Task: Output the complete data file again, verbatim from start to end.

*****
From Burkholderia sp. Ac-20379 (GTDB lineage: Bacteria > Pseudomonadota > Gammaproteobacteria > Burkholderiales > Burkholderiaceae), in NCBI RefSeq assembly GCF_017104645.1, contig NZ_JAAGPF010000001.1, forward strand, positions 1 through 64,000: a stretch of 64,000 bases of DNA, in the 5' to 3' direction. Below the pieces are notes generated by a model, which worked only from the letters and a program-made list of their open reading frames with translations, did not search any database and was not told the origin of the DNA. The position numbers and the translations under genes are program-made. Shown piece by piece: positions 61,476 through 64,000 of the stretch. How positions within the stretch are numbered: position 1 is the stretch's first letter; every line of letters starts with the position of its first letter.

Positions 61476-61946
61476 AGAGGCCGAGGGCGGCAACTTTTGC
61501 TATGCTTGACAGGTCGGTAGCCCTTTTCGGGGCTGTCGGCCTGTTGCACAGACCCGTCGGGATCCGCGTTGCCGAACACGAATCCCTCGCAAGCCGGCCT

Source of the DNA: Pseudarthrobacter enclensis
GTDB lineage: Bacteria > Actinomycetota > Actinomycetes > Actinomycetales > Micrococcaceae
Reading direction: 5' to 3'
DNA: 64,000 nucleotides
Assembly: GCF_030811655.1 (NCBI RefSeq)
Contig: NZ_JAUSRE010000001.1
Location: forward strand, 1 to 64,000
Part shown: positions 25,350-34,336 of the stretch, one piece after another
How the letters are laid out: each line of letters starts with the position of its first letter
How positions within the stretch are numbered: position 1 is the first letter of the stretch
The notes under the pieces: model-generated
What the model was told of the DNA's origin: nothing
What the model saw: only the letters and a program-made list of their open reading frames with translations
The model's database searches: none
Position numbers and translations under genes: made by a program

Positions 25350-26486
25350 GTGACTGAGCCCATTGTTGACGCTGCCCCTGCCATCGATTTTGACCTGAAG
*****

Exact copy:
From Burkholderia sp. Ac-20379 (GTDB lineage: Bacteria > Pseudomonadota > Gammaproteobacteria > Burkholderiales > Burkholderiaceae), in NCBI RefSeq assembly GCF_017104645.1, contig NZ_JAAGPF010000001.1, forward strand, positions 1 through 64,000: a stretch of 64,000 bases of DNA, in the 5' to 3' direction. Below the pieces are notes generated by a model, which worked only from the letters and a program-made list of their open reading frames with translations, did not search any database and was not told the origin of the DNA. The position numbers and the translations under genes are program-made. Shown piece by piece: positions 61,476 through 64,000 of the stretch. How positions within the stretch are numbered: position 1 is the stretch's first letter; every line of letters starts with the position of its first letter.

Positions 61476-61946
61476 AGAGGCCGAGGGCGGCAACTTTTGC
61501 TATGCTTGACAGGTCGGTAGCCCTTTTCGGGGCTGTCGGCCTGTTGCACAGACCCGTCGGGATCCGCGTTGCCGAACACGAATCCCTCGCAAGCCGGCCT

Source of the DNA: Pseudarthrobacter enclensis
GTDB lineage: Bacteria > Actinomycetota > Actinomycetes > Actinomycetales > Micrococcaceae
Reading direction: 5' to 3'
DNA: 64,000 nucleotides
Assembly: GCF_030811655.1 (NCBI RefSeq)
Contig: NZ_JAUSRE010000001.1
Location: forward strand, 1 to 64,000
Part shown: positions 25,350-34,336 of the stretch, one piece after another
How the letters are laid out: each line of letters starts with the position of its first letter
How positions within the stretch are numbered: position 1 is the first letter of the stretch
The notes under the pieces: model-generated
What the model was told of the DNA's origin: nothing
What the model saw: only the letters and a program-made list of their open reading frames with translations
The model's database searches: none
Position numbers and translations under genes: made by a program

Positions 25350-26486
25350 GTGACTGAGCCCATTGTTGACGCTGCCCCTGCCATCGATTTTGACCTGAAG